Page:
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The University Star




The Student News Site of Texas State University

The University Star

The Student News Site of Texas State University

The University Star

Catch a ride on the “Get Around Downtown” service

Texas+State+art+education+senior+Julian+Cruz+exits+the+electric+cab%2C+Thursday%2C+Jan.+26%2C+2023%2C+at+Edward+Gary+Garage.+The+electric+cabs+are+provided+by+the+City+of+San+Marcos.

Texas State art education senior Julian Cruz exits the electric cab, Thursday, Jan. 26, 2023, at Edward Gary Garage. The electric cabs are provided by the City of San Marcos.

On Nov. 7, the City of San Marcos announced a free transportation service, “Get Around Downtown.” As the name implies, the service takes riders around the downtown San Marcos area by electric cabs. 
The program offers rides in the Main Street District which is bordered by Pat Garrison Street, N. CM Allen Parkway, MLK Drive and Comanche Street. A rider can get picked up and dropped off anywhere within this area. 
“Anybody in the downtown area that needs a ride just needs to call our phone number or book a ride on our app and we’ll take them anywhere in the downtown area,” Collin Camacho-Dicks, operation manager at Electric Cab North America, said. “If you’re downtown, we’re always nearby.” 
To get a ride one can either call (512)-522-5269, download the Electric Cab Passenger app or hail a cab from the street if they are available. The service’s hours are 7 a.m. to 4 a.m. but can change depending on the demand during the day. 
“Riders can hail the cab on the street, call for a pick, or schedule a ride through the app,” Amy Cogdill, transit specialist, said. “Passengers can get picked up and taken anywhere they want to go in the service area for free.”
One big aspect of the program is that it is completely free for the rider to use. The service is free because, in Oct. 2019, $500,000 of downtown tax increment reinvestment zone funds was used to launch the program
The city encountered some struggles at first. According to Cogdill, the pandemic pushed back the program for two years. 
The program is different than other transportation systems such as Uber and municipal buses for different reasons. One major difference is that it only serves the downtown area, meaning that riders can be dropped off closer to where they need to be if they are in the downtown area than if they ride a bus. 
“The program works on a dynamic routing system rather than a fixed route to get riders as close to where they need to go as possible,” Cogdill said. “Passengers can get picked up and taken anywhere they want to go in the service area for free.”
It is also different than Uber or any other ride-share service because not only does it use carbon-neutral forms of transportation but there is no cost at all to the user which has been popular among riders so far especially workers downtown who use the service. 
“The Get Around Downtown [program] is seeing ridership from downtown employees, visitors, and residents,” Cogdill said. “Public reaction has been positive.”
Users have also liked the program since it allows workers to not have to find parking close to their building or have towalk a long distance to their cars. They can hop in the cabs and have an easier experience with parking.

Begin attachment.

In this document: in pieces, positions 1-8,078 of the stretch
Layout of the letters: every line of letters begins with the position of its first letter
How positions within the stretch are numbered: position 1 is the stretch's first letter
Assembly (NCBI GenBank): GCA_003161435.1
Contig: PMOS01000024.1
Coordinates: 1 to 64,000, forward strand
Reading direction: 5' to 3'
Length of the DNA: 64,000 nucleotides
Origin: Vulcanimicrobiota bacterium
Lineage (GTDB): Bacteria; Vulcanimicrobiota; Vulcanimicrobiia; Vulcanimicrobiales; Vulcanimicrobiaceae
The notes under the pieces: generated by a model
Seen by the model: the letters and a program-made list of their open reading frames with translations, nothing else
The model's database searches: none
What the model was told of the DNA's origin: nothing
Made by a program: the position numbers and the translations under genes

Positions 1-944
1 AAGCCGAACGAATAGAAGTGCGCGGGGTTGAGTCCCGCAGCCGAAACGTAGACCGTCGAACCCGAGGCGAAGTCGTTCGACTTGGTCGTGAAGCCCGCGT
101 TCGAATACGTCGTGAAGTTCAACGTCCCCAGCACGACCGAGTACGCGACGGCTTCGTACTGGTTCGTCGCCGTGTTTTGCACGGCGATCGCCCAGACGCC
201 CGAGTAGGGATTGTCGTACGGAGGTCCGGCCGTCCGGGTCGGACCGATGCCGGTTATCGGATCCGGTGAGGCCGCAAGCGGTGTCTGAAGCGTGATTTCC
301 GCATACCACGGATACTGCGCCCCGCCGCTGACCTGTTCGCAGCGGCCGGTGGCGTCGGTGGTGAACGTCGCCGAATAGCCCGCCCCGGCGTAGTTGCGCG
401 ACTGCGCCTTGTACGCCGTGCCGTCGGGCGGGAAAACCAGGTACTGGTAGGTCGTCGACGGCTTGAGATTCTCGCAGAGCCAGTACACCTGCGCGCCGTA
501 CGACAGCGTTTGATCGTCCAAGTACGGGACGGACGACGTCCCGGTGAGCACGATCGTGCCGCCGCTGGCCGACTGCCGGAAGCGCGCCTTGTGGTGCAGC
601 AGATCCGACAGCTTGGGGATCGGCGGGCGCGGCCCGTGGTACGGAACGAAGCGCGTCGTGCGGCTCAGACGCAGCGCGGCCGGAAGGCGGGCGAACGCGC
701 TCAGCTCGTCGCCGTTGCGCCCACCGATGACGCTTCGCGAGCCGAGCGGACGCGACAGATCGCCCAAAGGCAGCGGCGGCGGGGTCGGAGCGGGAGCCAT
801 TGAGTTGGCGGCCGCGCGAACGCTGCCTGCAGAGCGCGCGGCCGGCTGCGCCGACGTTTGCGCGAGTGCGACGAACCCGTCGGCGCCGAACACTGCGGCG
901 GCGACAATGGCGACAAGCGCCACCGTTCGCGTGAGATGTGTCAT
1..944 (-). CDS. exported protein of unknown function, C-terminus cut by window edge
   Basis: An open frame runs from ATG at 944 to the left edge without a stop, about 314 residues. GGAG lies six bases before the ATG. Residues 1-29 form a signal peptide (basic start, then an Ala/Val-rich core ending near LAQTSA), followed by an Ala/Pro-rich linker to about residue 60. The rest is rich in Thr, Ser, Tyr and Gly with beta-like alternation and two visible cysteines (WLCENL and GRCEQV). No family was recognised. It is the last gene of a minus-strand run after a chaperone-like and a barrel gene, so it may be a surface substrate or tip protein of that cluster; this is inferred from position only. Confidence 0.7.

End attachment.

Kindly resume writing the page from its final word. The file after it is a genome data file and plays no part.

“Some people can’t find parking near their place of work, so they’ll park a few blocks away and call us to get them there, then back to their vehicle when they get off,” Camacho-Dicks said.
San Marcos hosts several parades and festivals that close streets and parking lots downtown. This service can make it easier for event-goers to find parking and to get around during the events.
“I have used it and found it incredibly helpful during events that happen downtown due to limited parking and roads being closed down.” Jennifer Bates, a user of the program, said. “It’s definitely increased the likelihood that I’ll attend an event because I no longer have to worry about navigating closed-down roads and long walks.”
The service can also help students who live in the area. Downtown is home to several student apartment complexes. While the cabs do not take the students directly on campus, they can get students closer to where they need to be. 
The electric cab service can also help students when they are out downtown by providing the ability to make safer decisions.
“It is a much safer alternative than walking alone to your car as a single girl,” Bates said. “I’m an alumni and it would have been a game changer and would have encouraged me to make safer choices had it existed back when I was in college.”
There are also some concerns and recommendations for the cab service. One large concern is that the service area is too small which makes the program useless to people who live outside the downtown area. 
“I wish they had a longer range. Say, Wonder World to the big H-E-B … it would be much more helpful than just around The Square.” Brandon Ferretti, a user of the program, said. “Maybe if the zones were expanded it would attract more people, especially the people who live around here year long.” 
The expansion of the program is unknown. Since the service is a pilot program, the city is testing if the service can last long-term, so user comment is crucial to the survival and improvement of the program.
For more information on the electric cabs, visit https://ecabna.com/.

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